“Local authorities are no longer perceived as the only party expected to solve complex issues in cities” (source)
This post follows a conversation between Pieter Deschamps (www.labvantroje.be/en) and @Noemi and aims to provide ideas about effective urban mobilization and partnership building between cities and citizens.
Living Streets is a project in Ghent, Belgium, where neighbors collaborate to temporarily redesign their streets for a couple of months, when neighborhood parking areas are marked down away from the street. You would see safe playgrounds built, or new green meeting spaces, or social, communal activities. A flagship project of the Trojan Lab non-profit, it went on for 4 years now, involving more than 25 streets, but as an experiment, it also had an expiration date: the end of 2017. An experiment as it was, its eyes were always on the prize: exploring a new approach of public space, finding alternatives for street parking and reworking people’s relationship with city officials.
The story begins with the city administration itself: in 2011 it was part of a European program about the transition to a climate neutral city. The result was that we should rethink the mobility system in order to become climate neutral. Beginning of 2012, the city of Ghent started a transition arena. Pieter was one of the 20 people involved in this arena, as he used to work for the National Railway Company and involved in sustainable mobility development. These 20 people were brought together, and had the opportunity to be critical on the current system but also had the power of imagining a future vision, how it could be better.
In this process, after six months, the arena developed a transition agenda for sustainable mobility in Ghent, where a couple of critical choices were identified, that needed to be made to achieve that vision. “Hard choices” they called them: two of them were the basis for the Living Street project. So:
1) The arena had the vision
2) They determined some critical hard choices, policy making decisions
3) At that point the arena had developed about 10 ideas for how this can be put in practice. Living Streets was one of these ideas.
Pieter: “After 6 months we pitched these ideas and while the city’s work was done at the time, we didn’t feel we were done. I will always remember that night. These 20 people sat in a bar and said “how can we make our ideas real”. That’s how it all started.”
The group didn’t have a status at the time, they weren’t the government neither a NGO. It was just a group of people that went on and organized in 2013 the first Living Streets in 2 streets. The city of Ghent helped by giving the permission to experiment with a new kind of street.
Pieter: “We evaluated it with the city administration and wanted to carry on. We needed a legal status for two reasons: first, to be legally covered when things go wrong, and be able to protect ourselves and the project. A second is that we were starting to work with money, we had private sponsors and companies saying they were interested in what we are trying to discover. We organized an NGO, very close to the city organisation, because we wanted to change the system.”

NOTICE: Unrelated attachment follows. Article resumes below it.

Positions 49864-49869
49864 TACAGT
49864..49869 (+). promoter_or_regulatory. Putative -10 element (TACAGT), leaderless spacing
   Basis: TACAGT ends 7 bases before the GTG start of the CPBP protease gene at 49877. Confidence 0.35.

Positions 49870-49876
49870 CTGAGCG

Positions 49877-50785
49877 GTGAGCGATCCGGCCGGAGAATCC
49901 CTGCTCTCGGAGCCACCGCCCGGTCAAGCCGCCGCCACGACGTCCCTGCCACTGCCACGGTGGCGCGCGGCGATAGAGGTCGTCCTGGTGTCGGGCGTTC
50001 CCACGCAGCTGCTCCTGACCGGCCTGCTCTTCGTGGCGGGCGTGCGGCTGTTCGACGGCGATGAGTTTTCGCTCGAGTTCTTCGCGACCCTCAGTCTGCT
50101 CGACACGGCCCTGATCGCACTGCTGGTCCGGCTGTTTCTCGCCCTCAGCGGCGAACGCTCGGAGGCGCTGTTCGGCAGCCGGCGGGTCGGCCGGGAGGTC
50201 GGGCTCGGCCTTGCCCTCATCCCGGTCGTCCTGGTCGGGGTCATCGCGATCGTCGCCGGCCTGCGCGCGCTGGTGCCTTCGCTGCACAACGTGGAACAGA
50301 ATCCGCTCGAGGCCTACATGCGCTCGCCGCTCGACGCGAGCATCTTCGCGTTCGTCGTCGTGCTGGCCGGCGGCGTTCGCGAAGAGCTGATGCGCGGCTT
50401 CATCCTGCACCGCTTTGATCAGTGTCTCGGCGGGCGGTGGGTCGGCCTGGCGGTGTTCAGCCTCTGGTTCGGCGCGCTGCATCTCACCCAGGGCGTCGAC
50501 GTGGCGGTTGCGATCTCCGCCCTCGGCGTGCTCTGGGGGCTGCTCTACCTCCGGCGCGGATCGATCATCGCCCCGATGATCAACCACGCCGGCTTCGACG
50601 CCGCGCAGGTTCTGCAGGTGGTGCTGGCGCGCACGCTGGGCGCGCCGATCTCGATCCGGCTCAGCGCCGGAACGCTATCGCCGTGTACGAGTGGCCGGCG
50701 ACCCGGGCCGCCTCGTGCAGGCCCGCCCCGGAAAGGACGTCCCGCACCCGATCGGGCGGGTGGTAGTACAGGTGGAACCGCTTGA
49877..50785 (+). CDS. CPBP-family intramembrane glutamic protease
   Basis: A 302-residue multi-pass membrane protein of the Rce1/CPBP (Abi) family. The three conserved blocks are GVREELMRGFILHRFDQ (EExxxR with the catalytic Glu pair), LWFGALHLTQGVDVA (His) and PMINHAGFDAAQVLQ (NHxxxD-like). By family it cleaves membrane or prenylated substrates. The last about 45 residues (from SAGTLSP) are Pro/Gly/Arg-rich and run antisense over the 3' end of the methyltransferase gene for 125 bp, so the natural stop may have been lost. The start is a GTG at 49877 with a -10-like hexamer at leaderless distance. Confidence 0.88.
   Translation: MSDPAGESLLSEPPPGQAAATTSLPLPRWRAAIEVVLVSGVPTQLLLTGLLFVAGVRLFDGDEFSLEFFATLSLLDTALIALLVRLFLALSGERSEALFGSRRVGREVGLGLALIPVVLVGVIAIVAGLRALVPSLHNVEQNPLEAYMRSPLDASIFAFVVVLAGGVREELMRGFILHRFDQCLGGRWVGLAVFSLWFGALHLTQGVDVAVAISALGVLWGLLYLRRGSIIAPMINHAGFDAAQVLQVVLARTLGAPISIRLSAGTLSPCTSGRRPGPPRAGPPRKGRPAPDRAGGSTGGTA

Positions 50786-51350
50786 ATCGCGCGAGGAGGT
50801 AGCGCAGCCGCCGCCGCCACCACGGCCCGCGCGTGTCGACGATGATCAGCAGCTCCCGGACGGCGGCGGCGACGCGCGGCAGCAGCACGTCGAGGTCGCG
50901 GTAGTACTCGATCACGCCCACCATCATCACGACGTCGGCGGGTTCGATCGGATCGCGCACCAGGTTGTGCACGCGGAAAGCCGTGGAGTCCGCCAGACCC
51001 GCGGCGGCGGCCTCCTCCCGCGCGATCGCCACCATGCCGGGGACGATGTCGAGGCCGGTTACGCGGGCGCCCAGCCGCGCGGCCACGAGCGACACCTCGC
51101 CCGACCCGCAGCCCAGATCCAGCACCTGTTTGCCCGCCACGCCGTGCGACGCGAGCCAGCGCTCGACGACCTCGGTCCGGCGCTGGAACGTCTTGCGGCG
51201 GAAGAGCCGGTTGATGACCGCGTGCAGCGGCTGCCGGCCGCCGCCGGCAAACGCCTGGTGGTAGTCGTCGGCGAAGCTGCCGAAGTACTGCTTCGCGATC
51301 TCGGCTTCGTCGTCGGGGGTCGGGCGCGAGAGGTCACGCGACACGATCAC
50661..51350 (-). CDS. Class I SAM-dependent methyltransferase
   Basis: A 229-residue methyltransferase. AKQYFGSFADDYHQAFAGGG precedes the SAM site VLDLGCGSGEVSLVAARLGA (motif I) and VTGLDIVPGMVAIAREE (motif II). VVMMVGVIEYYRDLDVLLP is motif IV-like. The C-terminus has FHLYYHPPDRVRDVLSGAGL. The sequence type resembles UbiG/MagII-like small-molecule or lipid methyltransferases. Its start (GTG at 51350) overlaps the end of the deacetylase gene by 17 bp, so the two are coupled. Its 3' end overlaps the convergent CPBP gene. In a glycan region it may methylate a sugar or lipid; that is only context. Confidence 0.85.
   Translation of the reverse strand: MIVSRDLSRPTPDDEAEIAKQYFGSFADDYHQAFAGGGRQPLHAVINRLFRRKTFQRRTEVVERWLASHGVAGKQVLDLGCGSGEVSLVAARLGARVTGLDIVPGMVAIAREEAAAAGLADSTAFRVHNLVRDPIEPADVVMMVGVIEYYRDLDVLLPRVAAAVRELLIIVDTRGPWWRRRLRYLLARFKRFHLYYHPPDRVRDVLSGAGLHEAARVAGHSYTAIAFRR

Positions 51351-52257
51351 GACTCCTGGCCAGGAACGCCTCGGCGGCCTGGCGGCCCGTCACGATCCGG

The mission of that NGO (The Trojan Lab) was - within the timeframe of 5 years, and importantly, in between 2 elections - organizing as many as possible experiments and gather lessons, see what dynamics all this can start. We’ll stop before the elections to make sure that every political group has the possibility to take the lessons and translate them into the government system.
Where the project is today
The Living Street experiment has 3 strategic goals:
1) How can we evolve from street park to neighborhood parking?
2) How can we turn grey streets to more lively/colorful streets?
3) If we create spaces on street level where people can meet each other and come together in a peaceful way, will this strengthen social cohesion in the neighborhood?
Evaluation was in-built, it had to do with the process of arriving at a Living Street.
Pieter: “We started engaging people with the question “What if?”; mapping the ideas and also the interests of people. “How do I look at my neighborhood?” from the perspective of social security, traffic, safety, more green in the streets,... For each remark we mobilize our network and creativity to support initiators from each street to find solutions. After that process is done, the people come up with a vision for their living street, that will be implemented in practice. Evaluation is an ongoing process, so things can be changed during it.”
The project is driven by the communities in the city. The Trojan Lab started the mapping and year after year new people were interested to help and lead the process, or involve others. The quality check was always done by the organization.
Pieter: “In terms of social cohesion, it’s crystal clear after 51 Living Street-processes in Ghent, we created a new space at street level that improves relations between residents, between the city government and his residents and we discovered innovative solutions to redesign the street and park the car at a neighborhood parking.
The Trojan Lab and the volunteers from the Living streets are now helping the local government to think about and rethink how Living Streets would look like without the role of the Trojan Lab. What’s in it for the city administration: it involves bringing different public stakeholders together with those who have participated from the streets, to think how it can continue in the upcoming years. Are you also dreaming of a living street? Share your stories with the pioneers of Ghent.